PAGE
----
11

I have a CSV data file from a 3rd party that is an exported SQL Server table. They simply did a select * from foo and output the result to a text file and sent it over.

In their table is column of Geometry type, so in my raw text I have something like "0xE610000010C47...", etc. At the moment I've loaded it into a table in SQL Server as an nvarchar.

I anticipated I would be able to reverse back into a Geometry field on my end, but that doesn't seem to be so easy. STGeomFromWKB doesn't work because it's not actually a WKB. I can't cast the string as Geometry because it complains that it's not a WKT.

So, is there any way I can get this value into SQL Server as if it is a normal Geometry BLOB? Can I tell SQL Server to treat it as such?

I found this link which helped at least answer my question about what is in SQL Server, but didn't get me all the way there: what is the format of Geometry data type of SQLServer 2008

  • It looks like WKB (Well Known Binary) there is an Esri description edndoc.esri.com/arcsde/9.1/general_topics/… but the format is OGC (Open Geospatial Consortium) I would think it would be a bit easier to use the builtin functions as described on the provided link or one listed msdn.microsoft.com/en-AU/library/bb933960.aspx I think the problem lies in that you've imported a hex string as text and not actually as binary - but I can't help there I haven't had much to do with the backend of SQL. Perhaps you could ask on Super User or DB Admin on stackexchange. – Michael Stimson Sep 2 '15 at 21:40
  • @Peter did you ever find any of these a solution for your issue? – DPSSpatial Jan 15 '16 at 22:57
9

When you import the data into SQL Server, put it into a VARBINARY(MAX) column. You should then be able to CAST this as a Geometry or Geography as required. You will need to be careful that the string 0xE6 ... is not changed during the import.

Another option is to do a dynamic query to get the selection. I put a couple of conversion examples below.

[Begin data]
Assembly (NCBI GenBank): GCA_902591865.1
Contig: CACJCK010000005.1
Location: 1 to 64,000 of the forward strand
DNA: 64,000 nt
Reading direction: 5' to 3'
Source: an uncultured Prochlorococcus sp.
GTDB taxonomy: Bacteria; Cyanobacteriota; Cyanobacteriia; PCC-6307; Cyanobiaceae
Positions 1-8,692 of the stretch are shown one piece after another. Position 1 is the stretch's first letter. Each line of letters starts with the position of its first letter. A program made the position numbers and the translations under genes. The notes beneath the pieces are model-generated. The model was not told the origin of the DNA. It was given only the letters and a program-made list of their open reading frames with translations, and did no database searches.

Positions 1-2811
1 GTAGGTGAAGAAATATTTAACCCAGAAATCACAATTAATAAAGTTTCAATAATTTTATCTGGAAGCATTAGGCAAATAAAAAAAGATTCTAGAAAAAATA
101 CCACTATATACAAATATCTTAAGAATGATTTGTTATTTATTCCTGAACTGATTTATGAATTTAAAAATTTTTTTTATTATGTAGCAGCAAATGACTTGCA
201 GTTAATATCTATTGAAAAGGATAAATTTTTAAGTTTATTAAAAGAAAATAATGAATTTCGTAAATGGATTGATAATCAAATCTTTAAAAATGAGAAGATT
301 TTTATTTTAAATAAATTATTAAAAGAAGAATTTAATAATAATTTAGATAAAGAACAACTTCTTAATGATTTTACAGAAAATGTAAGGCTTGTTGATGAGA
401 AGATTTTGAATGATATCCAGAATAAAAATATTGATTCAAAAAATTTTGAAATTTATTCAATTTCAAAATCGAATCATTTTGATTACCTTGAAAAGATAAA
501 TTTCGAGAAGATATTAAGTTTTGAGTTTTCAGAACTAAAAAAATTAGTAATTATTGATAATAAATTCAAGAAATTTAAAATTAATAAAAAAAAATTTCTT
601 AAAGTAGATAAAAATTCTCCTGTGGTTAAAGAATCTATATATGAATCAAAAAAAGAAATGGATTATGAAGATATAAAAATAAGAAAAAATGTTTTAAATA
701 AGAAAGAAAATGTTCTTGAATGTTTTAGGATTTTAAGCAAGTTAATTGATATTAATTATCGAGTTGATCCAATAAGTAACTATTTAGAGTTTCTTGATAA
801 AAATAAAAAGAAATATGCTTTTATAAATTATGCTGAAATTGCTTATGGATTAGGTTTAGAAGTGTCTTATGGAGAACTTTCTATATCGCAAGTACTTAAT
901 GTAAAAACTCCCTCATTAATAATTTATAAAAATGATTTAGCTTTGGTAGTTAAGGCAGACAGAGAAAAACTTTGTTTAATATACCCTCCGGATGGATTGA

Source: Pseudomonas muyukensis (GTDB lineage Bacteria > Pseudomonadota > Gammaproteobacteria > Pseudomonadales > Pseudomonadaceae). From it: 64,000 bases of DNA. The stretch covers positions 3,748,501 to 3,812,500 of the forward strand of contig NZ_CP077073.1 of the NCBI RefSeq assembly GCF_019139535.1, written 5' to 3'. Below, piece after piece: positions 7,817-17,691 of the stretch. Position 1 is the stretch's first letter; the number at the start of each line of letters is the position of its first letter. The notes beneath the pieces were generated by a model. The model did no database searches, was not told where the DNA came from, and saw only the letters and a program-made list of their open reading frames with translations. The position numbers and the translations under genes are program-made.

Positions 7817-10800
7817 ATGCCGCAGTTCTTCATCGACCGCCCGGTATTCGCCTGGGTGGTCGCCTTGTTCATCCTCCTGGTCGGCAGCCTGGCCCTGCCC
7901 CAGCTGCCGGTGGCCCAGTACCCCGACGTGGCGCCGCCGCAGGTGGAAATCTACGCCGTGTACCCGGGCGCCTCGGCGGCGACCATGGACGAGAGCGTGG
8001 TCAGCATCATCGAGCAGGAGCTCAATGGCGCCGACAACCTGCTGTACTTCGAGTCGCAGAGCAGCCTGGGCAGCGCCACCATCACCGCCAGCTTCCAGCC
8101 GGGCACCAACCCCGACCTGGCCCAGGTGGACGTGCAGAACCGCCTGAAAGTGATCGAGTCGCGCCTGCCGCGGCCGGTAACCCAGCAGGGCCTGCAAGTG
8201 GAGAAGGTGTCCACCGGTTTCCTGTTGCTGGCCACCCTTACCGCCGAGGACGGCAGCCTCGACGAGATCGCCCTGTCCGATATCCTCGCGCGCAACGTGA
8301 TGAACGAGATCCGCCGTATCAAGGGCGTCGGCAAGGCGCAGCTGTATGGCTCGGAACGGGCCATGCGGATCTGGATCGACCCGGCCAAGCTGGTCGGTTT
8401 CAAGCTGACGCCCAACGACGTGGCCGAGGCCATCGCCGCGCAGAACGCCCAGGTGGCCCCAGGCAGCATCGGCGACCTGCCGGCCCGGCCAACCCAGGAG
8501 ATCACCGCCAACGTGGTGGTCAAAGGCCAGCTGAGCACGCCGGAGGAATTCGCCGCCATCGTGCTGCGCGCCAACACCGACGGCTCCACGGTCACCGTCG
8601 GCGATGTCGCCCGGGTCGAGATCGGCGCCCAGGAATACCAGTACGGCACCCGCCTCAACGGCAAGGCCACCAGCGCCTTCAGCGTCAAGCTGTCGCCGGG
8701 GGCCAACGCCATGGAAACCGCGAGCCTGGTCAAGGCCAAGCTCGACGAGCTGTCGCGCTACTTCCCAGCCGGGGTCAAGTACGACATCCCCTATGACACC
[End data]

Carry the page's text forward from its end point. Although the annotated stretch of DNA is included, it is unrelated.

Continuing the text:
-- As a varchar and binary
DECLARE @NV AS NVARCHAR(MAX) = '0xE610000001040E0000002AA57BA76F5446C027B8FD971024654007517714795446C00C42473D1624654094CFCDE3795446C0D3F576B91624654068507E9C7A5446C0D7BE805E18246540F2FC444A7C5446C0E93DDF6019246540B4CA4C697D5446C0D5DF5C0D1A2465401A0923AC7C5446C08183DE3F1A2465407599E1907B5446C0E2A8818B1A24654058B4805A7A5446C0A70261DE1A24654089729F5C775446C072080BDD1B2465401AAC24A8745446C057CB10FE1C2465403D16A5446E5446C05A20FEE21A246540658BA4DD685446C00907FFA3172465402AA57BA76F5446C027B8FD971024654001000000020000000001000000FFFFFFFF0000000003' 
DECLARE @NB AS VARBINARY(MAX) = 0xE610000001040E0000002AA57BA76F5446C027B8FD971024654007517714795446C00C42473D1624654094CFCDE3795446C0D3F576B91624654068507E9C7A5446C0D7BE805E18246540F2FC444A7C5446C0E93DDF6019246540B4CA4C697D5446C0D5DF5C0D1A2465401A0923AC7C5446C08183DE3F1A2465407599E1907B5446C0E2A8818B1A24654058B4805A7A5446C0A70261DE1A24654089729F5C775446C072080BDD1B2465401AAC24A8745446C057CB10FE1C2465403D16A5446E5446C05A20FEE21A246540658BA4DD685446C00907FFA3172465402AA57BA76F5446C027B8FD971024654001000000020000000001000000FFFFFFFF0000000003

-- Failing conversions
SELECT CAST(@NV AS Geometry)
SELECT CAST(CAST(@NV AS VARBINARY(MAX)) AS Geometry)
-- Correct conversion
SELECT CAST(@NB AS Geometry)
EXEC('SELECT CAST(' + @NV + ' AS Geometry)')
6

Building on @MickyT's answer, since you're going to have a table with your values already sitting in WKB (or whatever we're calling it), you would want to write sql that will convert all records to geometry, rather than having to declare a variable, etc. etc.

So if you start off with a simple temp table that would replicate the WKB in one record, it would look like this: